Every year, the Dave Thomas Foundation for Adoption publishes an annual report on the 100 best adoption-friendly workplaces. These companies have supported adoption by giving financial reimbursements to help with adoption expenses for employees, offered unpaid and paid leave for new adoptive parents and support for foster families. According to Foundation President & CEO Rita Soronen, employers have found that adoption benefits are not only a good way to build a company’s family-friendly image, but are also “an affordable way to enhance employee recruitment, retention and goodwill.” And ultimately, she said, “it’s the right thing to do.”

Chart: source

How individuals (you and I) can support adoptive families:

For Devinee Stroud and her family, the biggest support came from their church community and friends. Here are a few ideas she shared that you can do to support adoptive families:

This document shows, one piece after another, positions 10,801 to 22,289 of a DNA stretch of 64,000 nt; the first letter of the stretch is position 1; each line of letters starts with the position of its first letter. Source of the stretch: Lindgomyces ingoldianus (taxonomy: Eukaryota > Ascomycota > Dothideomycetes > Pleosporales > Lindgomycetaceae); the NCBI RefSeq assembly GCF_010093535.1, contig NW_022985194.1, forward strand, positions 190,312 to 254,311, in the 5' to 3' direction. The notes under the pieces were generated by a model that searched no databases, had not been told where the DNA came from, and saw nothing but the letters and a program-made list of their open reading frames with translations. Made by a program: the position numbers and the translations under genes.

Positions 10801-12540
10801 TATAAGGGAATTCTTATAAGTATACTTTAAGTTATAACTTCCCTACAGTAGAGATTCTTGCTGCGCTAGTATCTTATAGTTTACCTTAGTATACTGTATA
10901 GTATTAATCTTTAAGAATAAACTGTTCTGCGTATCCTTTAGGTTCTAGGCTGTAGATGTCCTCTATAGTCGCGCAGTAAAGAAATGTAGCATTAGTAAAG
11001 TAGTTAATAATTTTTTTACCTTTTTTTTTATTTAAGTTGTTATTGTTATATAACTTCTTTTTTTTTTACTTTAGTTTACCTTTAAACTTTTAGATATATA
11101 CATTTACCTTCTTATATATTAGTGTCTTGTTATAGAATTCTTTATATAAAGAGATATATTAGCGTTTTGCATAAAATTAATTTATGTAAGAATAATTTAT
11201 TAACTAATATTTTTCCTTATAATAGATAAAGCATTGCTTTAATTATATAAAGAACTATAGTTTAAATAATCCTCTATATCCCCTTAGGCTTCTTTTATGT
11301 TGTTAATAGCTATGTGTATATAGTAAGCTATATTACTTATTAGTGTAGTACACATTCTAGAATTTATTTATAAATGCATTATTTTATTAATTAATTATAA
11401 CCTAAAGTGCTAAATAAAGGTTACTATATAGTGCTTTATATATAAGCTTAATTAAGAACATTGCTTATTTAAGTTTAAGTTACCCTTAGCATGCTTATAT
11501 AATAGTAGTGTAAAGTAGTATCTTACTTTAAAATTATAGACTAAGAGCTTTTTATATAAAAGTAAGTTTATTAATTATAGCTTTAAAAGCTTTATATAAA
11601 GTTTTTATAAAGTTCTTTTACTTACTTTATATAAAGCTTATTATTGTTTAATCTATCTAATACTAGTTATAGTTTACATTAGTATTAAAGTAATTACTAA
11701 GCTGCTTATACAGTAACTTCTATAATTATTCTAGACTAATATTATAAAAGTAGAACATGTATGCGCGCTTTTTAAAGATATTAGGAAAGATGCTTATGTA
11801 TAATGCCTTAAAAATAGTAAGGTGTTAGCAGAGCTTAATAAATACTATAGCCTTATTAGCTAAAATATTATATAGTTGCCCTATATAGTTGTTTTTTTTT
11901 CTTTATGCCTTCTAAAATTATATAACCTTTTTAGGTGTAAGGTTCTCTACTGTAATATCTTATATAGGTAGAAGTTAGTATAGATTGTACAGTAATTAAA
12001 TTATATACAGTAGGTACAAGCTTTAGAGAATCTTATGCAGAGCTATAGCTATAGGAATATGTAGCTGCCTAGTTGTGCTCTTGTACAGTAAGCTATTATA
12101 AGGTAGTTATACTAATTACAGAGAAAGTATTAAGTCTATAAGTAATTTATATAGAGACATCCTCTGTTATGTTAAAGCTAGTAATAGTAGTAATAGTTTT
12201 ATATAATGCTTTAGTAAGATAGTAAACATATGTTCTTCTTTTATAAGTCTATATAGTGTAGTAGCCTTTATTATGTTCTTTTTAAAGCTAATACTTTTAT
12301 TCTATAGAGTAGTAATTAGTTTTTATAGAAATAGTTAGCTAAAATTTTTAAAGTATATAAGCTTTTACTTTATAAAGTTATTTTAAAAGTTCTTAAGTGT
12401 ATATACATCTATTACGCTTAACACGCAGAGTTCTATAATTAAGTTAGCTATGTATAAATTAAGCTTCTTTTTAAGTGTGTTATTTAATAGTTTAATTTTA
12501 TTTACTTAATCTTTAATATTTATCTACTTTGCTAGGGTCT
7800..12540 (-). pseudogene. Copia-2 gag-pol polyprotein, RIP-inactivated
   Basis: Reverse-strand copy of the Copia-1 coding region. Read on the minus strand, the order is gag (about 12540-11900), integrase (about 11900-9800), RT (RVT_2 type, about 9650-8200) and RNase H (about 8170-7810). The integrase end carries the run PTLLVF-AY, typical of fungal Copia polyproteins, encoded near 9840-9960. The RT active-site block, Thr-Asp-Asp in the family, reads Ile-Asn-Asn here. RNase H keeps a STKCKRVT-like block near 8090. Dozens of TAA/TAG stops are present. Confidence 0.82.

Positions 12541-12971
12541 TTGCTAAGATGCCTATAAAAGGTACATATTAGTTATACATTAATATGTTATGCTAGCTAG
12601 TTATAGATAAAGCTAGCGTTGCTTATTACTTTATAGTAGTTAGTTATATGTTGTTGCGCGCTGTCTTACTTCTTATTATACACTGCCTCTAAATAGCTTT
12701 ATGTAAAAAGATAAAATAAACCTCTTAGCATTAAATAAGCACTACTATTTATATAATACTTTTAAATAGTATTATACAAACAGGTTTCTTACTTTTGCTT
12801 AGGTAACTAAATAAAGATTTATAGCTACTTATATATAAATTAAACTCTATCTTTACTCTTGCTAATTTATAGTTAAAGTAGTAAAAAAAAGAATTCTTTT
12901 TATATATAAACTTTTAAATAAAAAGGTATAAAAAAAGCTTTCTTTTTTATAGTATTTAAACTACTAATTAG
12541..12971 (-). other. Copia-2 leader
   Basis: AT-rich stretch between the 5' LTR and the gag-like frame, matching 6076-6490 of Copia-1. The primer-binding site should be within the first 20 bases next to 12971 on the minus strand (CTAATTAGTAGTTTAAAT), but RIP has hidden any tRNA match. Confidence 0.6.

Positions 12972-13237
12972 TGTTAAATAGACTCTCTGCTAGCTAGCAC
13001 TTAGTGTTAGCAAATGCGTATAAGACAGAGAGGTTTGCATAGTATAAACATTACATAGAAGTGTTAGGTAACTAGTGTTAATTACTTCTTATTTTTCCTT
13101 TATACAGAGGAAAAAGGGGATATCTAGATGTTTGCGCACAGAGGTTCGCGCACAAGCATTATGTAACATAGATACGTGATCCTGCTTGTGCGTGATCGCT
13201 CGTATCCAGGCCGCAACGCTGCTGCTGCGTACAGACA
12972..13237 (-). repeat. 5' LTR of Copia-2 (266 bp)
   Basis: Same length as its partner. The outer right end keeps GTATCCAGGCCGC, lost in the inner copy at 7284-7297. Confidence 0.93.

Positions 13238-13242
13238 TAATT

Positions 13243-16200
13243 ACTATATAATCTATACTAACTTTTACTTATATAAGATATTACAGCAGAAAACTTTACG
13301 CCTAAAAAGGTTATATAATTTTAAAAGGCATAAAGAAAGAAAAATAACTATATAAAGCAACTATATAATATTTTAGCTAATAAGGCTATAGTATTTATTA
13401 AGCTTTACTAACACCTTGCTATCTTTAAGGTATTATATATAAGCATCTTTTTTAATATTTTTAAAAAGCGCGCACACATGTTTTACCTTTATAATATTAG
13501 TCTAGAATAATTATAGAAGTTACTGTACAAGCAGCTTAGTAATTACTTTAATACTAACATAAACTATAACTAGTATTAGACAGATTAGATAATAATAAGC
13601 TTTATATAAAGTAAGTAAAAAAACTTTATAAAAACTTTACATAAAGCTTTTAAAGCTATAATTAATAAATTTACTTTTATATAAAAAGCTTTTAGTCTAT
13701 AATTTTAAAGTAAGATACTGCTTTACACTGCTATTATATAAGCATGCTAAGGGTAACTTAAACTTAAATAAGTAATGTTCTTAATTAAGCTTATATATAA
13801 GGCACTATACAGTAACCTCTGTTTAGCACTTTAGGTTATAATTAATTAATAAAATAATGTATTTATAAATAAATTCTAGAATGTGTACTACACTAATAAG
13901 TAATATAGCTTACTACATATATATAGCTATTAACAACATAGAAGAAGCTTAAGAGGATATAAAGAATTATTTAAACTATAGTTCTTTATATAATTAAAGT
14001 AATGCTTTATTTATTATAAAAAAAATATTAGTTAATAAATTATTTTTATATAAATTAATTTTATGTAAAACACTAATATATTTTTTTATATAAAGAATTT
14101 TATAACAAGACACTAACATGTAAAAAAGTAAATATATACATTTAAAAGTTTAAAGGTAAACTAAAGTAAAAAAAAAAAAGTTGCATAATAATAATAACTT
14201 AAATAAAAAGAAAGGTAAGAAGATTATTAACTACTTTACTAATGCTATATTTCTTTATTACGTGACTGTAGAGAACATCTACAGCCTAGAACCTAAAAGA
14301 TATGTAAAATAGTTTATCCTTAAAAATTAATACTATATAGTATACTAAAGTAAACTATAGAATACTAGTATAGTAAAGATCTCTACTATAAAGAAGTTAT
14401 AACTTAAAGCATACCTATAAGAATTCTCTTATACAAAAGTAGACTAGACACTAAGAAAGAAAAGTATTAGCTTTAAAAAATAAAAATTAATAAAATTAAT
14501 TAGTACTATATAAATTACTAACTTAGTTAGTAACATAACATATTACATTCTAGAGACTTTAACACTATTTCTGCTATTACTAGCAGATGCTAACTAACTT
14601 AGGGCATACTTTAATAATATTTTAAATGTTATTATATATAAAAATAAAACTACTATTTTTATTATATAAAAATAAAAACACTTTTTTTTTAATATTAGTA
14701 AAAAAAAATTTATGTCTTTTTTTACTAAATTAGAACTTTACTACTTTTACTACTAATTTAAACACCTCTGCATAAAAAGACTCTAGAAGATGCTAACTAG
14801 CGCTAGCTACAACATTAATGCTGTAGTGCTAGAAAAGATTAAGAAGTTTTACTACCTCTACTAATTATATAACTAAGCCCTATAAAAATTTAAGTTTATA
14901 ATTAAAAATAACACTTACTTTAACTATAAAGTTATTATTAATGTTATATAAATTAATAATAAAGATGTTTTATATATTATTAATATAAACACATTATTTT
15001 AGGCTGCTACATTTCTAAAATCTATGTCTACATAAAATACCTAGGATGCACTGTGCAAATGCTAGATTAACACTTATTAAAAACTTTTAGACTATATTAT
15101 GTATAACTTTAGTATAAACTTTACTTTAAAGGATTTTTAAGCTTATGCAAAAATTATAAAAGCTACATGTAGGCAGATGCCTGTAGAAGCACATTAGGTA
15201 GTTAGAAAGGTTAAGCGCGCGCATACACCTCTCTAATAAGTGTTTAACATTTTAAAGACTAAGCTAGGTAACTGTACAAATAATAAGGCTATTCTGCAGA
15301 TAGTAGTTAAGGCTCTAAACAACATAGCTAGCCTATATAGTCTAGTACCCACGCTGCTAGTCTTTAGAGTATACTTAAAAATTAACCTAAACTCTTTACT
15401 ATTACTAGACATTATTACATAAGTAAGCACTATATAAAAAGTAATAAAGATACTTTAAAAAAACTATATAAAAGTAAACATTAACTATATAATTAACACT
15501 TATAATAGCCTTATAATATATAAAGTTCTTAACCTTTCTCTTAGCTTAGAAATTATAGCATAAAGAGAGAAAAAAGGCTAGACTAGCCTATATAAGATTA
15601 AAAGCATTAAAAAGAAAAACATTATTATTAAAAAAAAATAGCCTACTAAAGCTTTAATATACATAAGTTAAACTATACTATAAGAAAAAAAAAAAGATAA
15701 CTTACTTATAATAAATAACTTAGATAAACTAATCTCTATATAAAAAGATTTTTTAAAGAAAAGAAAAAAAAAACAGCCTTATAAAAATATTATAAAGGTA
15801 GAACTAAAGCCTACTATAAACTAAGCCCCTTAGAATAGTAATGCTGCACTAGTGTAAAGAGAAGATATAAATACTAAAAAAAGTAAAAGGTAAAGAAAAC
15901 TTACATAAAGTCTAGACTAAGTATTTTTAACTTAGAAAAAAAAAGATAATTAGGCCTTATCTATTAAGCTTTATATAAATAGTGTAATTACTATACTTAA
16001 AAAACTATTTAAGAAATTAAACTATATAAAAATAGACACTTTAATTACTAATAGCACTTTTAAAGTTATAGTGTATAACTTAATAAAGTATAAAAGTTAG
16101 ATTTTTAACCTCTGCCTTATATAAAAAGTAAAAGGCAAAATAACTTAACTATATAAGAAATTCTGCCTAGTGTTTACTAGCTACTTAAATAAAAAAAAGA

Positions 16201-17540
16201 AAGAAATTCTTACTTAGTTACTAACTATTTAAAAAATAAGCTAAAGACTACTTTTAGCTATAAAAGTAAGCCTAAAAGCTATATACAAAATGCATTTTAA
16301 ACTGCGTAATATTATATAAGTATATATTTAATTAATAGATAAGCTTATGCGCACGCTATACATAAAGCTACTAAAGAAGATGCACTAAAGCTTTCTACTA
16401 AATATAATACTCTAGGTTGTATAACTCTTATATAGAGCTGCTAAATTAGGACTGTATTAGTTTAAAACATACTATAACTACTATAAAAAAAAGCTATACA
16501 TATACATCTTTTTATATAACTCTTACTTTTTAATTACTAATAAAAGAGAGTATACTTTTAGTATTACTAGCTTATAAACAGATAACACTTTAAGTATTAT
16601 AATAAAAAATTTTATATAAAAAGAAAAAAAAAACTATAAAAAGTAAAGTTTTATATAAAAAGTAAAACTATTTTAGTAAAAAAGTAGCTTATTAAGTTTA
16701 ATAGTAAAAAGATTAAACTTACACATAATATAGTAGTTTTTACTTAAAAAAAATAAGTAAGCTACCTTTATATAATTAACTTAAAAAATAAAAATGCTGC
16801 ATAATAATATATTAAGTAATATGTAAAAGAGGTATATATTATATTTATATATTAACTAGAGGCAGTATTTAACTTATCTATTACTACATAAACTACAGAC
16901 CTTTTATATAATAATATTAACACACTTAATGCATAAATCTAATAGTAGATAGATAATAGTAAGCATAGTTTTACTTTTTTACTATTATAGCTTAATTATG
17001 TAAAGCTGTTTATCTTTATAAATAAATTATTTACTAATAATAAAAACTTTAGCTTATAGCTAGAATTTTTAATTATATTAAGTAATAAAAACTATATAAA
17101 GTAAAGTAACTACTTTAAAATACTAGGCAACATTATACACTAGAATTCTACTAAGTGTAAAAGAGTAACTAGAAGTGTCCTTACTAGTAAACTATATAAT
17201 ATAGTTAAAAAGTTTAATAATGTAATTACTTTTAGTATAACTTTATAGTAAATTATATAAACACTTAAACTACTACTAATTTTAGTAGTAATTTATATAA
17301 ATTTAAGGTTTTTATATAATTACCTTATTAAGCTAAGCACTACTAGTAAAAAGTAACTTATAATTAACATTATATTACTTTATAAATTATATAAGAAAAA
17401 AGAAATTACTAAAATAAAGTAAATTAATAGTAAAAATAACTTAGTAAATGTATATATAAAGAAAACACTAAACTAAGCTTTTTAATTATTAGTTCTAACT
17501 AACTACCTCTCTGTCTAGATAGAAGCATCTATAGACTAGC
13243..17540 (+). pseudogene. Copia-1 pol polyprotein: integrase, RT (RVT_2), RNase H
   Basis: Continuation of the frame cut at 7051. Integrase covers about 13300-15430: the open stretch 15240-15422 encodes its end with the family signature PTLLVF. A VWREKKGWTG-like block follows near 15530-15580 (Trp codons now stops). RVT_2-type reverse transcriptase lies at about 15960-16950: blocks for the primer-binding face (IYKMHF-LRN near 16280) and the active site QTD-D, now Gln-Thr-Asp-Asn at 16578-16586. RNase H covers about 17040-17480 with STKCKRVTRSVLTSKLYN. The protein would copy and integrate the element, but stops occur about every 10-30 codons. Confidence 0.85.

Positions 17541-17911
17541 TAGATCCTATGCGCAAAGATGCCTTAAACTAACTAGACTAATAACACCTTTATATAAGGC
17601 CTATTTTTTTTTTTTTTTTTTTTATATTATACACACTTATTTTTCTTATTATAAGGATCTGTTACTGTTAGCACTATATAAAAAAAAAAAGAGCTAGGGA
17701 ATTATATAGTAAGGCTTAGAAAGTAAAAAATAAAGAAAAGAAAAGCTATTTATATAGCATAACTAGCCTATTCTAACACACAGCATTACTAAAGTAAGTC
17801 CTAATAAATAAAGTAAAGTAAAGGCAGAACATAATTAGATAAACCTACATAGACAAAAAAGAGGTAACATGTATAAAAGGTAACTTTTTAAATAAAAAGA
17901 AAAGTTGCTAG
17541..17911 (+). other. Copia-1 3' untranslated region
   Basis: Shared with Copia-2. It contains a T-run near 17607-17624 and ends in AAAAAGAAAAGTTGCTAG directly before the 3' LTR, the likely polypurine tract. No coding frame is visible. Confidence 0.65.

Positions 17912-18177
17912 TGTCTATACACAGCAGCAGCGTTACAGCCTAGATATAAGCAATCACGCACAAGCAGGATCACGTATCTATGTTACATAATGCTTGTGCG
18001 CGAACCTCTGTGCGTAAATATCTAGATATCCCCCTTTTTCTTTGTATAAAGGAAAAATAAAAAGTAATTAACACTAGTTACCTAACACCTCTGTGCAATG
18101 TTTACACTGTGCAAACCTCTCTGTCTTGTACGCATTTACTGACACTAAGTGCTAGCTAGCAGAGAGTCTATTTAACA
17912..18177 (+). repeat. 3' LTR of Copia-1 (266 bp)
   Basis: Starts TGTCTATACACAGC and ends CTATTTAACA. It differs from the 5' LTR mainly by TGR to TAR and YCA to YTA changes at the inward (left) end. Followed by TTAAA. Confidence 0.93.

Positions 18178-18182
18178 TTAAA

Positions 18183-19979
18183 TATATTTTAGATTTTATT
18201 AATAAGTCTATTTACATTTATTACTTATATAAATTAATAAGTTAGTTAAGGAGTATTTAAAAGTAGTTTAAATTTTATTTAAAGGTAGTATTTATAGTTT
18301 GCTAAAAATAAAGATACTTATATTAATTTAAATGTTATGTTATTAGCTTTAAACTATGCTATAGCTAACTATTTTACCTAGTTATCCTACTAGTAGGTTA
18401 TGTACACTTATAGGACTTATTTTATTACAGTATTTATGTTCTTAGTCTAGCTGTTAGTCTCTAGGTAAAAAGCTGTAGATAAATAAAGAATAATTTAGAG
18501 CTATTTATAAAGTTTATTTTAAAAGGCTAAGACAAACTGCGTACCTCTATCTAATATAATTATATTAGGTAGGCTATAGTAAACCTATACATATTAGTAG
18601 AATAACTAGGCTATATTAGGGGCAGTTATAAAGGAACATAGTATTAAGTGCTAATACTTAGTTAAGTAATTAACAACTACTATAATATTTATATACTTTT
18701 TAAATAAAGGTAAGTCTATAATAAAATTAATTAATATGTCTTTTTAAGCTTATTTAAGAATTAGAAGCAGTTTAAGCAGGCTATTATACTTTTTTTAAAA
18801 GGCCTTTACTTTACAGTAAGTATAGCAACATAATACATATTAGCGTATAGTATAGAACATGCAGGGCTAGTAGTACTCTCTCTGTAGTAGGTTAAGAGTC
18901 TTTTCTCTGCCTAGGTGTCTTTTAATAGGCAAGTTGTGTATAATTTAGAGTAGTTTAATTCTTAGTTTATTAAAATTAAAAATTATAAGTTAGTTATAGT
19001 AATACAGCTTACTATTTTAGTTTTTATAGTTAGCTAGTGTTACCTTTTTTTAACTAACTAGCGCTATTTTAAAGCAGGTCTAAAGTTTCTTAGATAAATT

1. Make dinner for the family and bring it to their house or invite them to yours.

  2. If you have children of a similar age and/or can be a mentor, offer to pick up one of the children for lunch or an event.

  3. Walk in love instead of judgment.

  4. Give your gently used clothes to an adoptive family.

  5. Offer to babysit for an evening at no charge.

  6. Look for needs and ask, “Can I help you with that?”

Devinee Stroud and her siblings [used with permission]
At Costco and everywhere else they go, Stroud’s family sticks out as different. But Stroud thinks being different is beautiful, and she wouldn’t have it any other way. “Adoption is hard, but it’s worth it,” she said, her eyes shining. “It’s fun. It’s wonderful to have such a big family and so many people to love.”